Scottish National Dictionary (1700–)
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First published 1934 (SND Vol. I). Includes material from the 1976 and 2005 supplements.
BAUCHLE, BACHLE, Bauchel, Bachal, Backle, Baichle, Bachil, Baghil, Baughil, Boghal, Bochle, n. [′bɑ(:)xl, ′bǫ:xl Sc. (see P.L.D. §§ 85, 93), but e.Lth. + ′bexl and w.Dmf. + bəxl; bɑuxl s.Sc.; bɔxl Uls.]
1. An old shoe; a shoe worn down at the heel so that the wearer is made to shamble; a loose slipper; a shoe in general. Sc. 1832–1847 J. Nicholson in J. D. Carrick Whistle-Binkie (1890) II. 121:
Hushions on her bare legs, Bauchels on her feet, Seekin' waukrife bairnies Up an' doun the street.Sc. 1862 A. Hislop Sc. Proverbs 106:
If it winna be a gude shoe we'll mak a bauchel o't.Ork. 1854 D. Vedder Poems (1878) 179:
The ha'f-lang dusty baxter chiels Wi' scarce a bauchle on their heels, . . . Wi' glar micht clatt ye.Abd.(D) 1924 J. C. Mathieson in Swatches o' Hamespun 61:
G' 'wa an' get yer bauchles on.Abd. 1990 Stanley Robertson Fish-Hooses (1992) 83:
... she and Jeannie baith bought themselves new stays and bonnie pinnies, alang with silk stockings and new high-heeled backles; they also bought make-up. Ags. 1848 J. Myles (ed.) A Feast of Literary Crumbs (1891) 17:
Farewell my tatter'd, toil-worn bachals.Ags. 1995 Courier 18 Mar :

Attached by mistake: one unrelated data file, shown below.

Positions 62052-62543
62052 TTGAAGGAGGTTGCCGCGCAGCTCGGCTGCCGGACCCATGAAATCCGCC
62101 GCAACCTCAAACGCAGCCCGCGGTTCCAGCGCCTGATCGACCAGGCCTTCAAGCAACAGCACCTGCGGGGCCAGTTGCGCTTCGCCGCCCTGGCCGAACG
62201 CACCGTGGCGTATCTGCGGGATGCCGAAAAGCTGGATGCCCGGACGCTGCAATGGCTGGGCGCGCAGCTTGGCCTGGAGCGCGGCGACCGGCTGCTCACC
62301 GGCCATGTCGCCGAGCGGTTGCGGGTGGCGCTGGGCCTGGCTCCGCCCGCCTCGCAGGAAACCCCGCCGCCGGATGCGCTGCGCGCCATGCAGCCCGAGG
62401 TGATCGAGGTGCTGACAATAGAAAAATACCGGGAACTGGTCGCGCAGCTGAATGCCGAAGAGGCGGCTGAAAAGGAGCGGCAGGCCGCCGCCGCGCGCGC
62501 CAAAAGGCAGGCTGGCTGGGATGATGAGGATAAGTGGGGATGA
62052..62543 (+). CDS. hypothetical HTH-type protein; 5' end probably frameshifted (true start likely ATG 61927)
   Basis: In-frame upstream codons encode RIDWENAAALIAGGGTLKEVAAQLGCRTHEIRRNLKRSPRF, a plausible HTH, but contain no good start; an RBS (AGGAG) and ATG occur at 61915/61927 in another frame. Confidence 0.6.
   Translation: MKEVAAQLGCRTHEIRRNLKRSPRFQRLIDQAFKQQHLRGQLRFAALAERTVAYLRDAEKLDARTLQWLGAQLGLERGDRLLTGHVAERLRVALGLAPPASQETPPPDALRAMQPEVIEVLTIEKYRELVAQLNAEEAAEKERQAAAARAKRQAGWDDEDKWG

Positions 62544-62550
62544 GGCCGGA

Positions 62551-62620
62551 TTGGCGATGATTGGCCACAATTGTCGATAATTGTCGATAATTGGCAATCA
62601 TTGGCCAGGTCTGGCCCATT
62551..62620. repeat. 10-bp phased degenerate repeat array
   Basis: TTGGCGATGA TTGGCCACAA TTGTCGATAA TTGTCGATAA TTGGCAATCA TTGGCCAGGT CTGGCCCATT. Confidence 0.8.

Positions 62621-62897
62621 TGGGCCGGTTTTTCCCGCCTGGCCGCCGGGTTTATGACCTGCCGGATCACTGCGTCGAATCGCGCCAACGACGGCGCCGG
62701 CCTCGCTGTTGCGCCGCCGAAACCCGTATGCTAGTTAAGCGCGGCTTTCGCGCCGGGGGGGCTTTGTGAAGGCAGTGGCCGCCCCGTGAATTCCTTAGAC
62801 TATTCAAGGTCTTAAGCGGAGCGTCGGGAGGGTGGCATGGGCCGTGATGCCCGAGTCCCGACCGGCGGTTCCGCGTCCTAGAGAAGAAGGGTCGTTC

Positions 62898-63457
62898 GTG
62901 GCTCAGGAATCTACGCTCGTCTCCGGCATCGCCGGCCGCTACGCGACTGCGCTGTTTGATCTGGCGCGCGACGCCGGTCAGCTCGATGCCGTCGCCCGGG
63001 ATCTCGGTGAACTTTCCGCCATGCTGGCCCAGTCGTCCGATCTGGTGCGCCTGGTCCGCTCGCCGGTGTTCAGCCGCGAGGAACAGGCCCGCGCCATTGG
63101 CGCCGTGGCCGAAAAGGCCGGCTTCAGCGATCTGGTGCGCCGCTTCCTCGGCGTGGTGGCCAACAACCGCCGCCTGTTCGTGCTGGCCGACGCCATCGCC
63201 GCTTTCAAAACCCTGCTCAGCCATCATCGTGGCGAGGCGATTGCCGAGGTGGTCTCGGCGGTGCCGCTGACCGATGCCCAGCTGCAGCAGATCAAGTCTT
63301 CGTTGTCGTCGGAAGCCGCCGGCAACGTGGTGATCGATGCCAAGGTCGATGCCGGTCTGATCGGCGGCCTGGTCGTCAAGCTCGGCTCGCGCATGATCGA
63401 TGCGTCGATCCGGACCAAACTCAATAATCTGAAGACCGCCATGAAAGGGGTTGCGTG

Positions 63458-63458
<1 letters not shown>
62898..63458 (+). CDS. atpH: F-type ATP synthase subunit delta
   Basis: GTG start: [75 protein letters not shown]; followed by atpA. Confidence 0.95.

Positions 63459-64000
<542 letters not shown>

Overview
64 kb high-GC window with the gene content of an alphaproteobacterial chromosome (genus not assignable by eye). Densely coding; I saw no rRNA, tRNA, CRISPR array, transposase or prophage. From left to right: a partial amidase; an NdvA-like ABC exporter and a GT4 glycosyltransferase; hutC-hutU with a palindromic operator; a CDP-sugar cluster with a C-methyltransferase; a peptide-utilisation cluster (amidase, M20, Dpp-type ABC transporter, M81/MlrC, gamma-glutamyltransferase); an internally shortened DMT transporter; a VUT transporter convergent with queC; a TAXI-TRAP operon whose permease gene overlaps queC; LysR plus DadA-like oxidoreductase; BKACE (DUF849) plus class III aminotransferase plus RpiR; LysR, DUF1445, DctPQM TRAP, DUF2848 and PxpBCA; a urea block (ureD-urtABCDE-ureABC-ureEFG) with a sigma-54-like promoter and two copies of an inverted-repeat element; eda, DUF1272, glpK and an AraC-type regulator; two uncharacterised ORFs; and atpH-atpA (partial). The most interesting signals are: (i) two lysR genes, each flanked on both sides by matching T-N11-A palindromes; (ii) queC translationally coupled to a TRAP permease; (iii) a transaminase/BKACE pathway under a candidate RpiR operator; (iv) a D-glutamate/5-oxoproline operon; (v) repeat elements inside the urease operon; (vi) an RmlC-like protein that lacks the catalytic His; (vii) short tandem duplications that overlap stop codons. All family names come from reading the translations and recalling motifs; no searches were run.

" ... Breeks for his shanks, bauchles for his feet, and the tattie-bogle is complete. ... " m.Sc. 1922 J. Buchan Huntingtower x.:
“Even a young fit finds comfort in an auld bauchle,” as my mother, honest woman, used to say.Slg. 1932 W. D. Cocker Poems 84:
His stoury bauchles told a tale O' weary miles.Edb. c.1796 H. MacNeill To C. L., Esq. (1806) II. 68:
Wi' hair unkaim'd, and beard unshorn, And slip-shod bachles, auld, and torn.Edb. 1999:
Ah'll need tae buy a new pair o shuin an stoap gaun aboot in these bauchles.wm.Sc. 1989 Anna Blair The Goose Girl of Eriska 102:
He wasn't even thinking about them that March day as he came out of Edinburgh trudging his way in his old bauchles, south through Bruntsfield. wm.Sc. 1996 Robin Jenkins Lunderston Tales 53:
'Well done, Katie.' But Mrs Blackwood couldn't help wondering how it had been done. Still, it was obvious that Katie needed money. What she was wearing, a grey coat and red tammy, suited her, but the materials were cheap. As for her shoes it was astonishing that Mr Howieson had engaged someone wearing such bauchles. Rnf. 1816 A. Wilson Poems 9:
Maggy curst them ane and a', Clappet wi' her hands, and stamping, Lost her bauchles i' the sna'.Ayr. 1823 Galt Entail II. xiv.:
To misuse me as I were nae better than an auld bachle.w.Dmf. 1925 W. A. Scott Vern. of Mid-Nithsdale, Trans. Dmf. and Gall. Antiq. Soc. 17:
Bauchles [also bochles], worn-out boots, with the backs cut out so that the feet could be slipped into them without trouble; used by the herds for schloofing about the house.Uls.3 1930:
Bauchle, an old shoe.Uls. 1993:
I keep these old bauchles for the garden.
Hence bauchle-fitted, wearing badly worn shoes, ill-shod. Gen.Sc. Ags. 1927 Brechin Advert. (25 Oct.) 3: